Cunningham’s trip with the Braves and to the Hall of Fame was all because of Powell. He saw something in Cunningham and current Braves manager Mike Kipe to keep the Braves spirit alive.
“Reno was so passionate. You couldn’t help but to learn the game from him,” Cunningham said. “The biggest thing was loyalty. He instilled loyalty. We did things the Reno way. That was the right way. Some of my best memories come from playing with the Braves.”
The Braves were a brotherhood filled with special relationships. Cunningham said he looked up a couple of years ago and realized that every public school head baseball coach in the county had played with or for him with the Braves.
“It was kind of weird. It kind of dated me a bit,” Cunningham said. “But all of us played together.
“I was passionate about what I did. Sometimes I was too aggressive, but it was because I wanted to win. I didn’t want to let Reno down. We did it right for Reno and because of Hagerstown’s reputation as a baseball town.”
Brunswick coach Roger Dawson recognized it all and nominated Cunningham for the Hall of Fame.
The honor is the culmination of special times for Cunningham.
“My dad raised me saying if I played sports I’d never get in trouble,” he said. “As long as I was active, I wouldn’t get in trouble. He’d show up to see me play for the Braves.
“When I was a kid, my dad spent hours with me. Now he is doing the same thing with my kids.”
From there, Cunningham was on the right path to meet the right people en route to going to the Hall of Fame.
“I guess I did something nice along the way,” Cunningham said. “I spent time and worked with (former North coach) Dave Warrenfeltz and (late North coach) Chuck Zonis. It just gets to you. They all taught me the drive and desire to play. But the best part is that I’ll be in the same place with Reno. That means a lot to me.”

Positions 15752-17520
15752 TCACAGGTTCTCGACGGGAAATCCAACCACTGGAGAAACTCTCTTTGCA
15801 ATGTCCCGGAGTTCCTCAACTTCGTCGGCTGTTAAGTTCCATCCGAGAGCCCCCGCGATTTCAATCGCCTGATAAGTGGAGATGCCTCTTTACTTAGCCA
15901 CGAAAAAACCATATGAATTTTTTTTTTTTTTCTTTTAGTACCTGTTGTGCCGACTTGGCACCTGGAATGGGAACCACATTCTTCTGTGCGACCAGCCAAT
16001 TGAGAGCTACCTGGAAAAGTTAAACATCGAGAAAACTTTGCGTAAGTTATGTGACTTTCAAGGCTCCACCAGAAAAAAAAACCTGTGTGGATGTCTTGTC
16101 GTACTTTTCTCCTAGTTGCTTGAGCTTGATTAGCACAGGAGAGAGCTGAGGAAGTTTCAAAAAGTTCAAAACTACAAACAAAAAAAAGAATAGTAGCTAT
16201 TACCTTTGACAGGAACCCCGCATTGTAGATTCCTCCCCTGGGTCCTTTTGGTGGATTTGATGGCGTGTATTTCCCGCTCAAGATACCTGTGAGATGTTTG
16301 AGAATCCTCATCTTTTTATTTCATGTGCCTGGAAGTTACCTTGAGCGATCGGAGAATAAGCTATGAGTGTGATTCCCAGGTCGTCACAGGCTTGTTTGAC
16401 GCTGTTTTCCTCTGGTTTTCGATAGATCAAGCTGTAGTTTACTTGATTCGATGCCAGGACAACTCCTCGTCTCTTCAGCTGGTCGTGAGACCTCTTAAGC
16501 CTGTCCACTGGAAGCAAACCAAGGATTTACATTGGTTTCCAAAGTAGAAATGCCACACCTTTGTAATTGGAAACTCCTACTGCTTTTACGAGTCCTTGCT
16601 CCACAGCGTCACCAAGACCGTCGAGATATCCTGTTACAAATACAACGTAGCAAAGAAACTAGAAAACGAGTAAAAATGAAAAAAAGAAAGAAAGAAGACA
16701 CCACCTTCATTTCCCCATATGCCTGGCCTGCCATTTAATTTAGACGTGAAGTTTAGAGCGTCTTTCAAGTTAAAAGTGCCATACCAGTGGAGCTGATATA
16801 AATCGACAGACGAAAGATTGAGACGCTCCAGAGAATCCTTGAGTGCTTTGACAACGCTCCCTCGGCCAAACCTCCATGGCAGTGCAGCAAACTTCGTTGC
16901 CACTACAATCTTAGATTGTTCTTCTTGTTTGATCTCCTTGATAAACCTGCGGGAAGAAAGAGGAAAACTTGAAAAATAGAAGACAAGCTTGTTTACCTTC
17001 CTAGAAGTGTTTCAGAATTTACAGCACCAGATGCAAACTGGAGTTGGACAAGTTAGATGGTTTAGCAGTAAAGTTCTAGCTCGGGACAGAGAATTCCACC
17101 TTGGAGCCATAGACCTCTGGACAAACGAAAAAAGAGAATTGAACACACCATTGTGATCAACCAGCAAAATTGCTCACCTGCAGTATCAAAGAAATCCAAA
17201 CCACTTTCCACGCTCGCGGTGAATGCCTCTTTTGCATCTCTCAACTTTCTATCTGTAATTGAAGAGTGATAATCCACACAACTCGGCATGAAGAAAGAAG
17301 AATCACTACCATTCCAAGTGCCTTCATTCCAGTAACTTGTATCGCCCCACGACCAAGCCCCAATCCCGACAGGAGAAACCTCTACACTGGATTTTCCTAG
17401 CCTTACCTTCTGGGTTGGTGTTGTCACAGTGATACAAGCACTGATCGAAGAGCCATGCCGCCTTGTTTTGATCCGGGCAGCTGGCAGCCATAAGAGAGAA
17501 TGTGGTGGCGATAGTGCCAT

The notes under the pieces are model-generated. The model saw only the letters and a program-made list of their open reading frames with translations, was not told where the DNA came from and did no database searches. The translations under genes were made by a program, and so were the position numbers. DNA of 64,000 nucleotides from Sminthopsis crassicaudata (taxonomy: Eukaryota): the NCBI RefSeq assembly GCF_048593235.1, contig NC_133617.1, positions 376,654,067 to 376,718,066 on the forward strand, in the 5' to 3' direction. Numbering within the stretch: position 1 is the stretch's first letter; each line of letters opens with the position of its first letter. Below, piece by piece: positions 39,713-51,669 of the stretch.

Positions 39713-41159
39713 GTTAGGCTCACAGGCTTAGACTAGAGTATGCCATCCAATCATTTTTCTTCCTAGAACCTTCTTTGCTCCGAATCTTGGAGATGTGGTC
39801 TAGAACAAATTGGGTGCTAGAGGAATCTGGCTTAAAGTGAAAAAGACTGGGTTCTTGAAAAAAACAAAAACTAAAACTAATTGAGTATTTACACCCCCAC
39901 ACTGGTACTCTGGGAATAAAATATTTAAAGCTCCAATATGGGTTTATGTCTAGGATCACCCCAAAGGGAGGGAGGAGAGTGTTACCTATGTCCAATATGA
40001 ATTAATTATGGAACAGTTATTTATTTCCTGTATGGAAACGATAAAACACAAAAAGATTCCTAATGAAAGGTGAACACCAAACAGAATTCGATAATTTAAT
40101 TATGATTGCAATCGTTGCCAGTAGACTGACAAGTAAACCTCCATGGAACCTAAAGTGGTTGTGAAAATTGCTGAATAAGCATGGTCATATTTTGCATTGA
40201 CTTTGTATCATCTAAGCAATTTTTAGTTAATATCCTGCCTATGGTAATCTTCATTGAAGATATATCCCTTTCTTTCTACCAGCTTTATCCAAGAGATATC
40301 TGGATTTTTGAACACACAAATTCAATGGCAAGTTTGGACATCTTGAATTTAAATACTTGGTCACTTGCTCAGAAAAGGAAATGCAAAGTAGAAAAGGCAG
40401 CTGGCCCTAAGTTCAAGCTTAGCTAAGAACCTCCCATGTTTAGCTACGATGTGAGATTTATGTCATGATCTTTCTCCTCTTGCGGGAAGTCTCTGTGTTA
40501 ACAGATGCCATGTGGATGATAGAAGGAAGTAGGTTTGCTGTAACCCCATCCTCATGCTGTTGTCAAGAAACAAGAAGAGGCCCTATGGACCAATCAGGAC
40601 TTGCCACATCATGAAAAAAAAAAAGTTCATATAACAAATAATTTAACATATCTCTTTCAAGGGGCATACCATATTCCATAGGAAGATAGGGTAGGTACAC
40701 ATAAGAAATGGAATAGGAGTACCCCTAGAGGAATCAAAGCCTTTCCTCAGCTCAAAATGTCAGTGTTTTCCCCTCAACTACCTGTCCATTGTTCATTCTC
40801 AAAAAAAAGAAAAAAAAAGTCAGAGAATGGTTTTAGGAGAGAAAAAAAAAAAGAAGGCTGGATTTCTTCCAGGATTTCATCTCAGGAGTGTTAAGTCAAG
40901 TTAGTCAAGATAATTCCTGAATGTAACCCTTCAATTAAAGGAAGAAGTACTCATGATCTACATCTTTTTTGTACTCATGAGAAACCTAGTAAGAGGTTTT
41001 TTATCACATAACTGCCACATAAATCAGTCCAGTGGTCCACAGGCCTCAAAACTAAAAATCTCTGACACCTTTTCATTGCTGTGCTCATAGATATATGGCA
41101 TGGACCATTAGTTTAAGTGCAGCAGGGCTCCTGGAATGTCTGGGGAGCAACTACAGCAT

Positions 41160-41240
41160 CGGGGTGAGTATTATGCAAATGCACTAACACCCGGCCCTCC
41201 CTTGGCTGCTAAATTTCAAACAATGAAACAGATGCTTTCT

LOOKING FOR BRAVES ALUMNI
BRAVES JOIN WEST SHORE TWILIGHT BASEBALL LEAGUE
November 4, 2013
On a unanimous vote, the Hagerstown Braves proposal to join the West Shore Twilight Baseball League was accepted. Since the Braves began play in 1977, they were always a member of the Franklin County League or the Blue Ridge League, which spun off from the Franklin County League. This change will allow the team to double the playing schedule, providing more opportunities for the tri-state area's best baseball talent to play during the summer. The West Shore League contains 9 other teams from the Chambersburg, Carlisle, and Harrisburg area. Check out the West Shore Twilight Baseball League website.
POWELL'S BRAVE WORK EARNS HALL INDUCTION
by Bob Parasiliti (The Herald-Mail)
Reno Powell was baseball’s version of Francis Scott Key. His main anthem in life was to have a home for the Braves. The Hagerstown Braves, that is. Baseball was Powell’s life, especially when it came to providing a team to give young players in the area a life after American Legion baseball. That led to the birth of the Braves, a semi-pro baseball team which has lasted more than three decades.
BRAVES 1,000TH WIN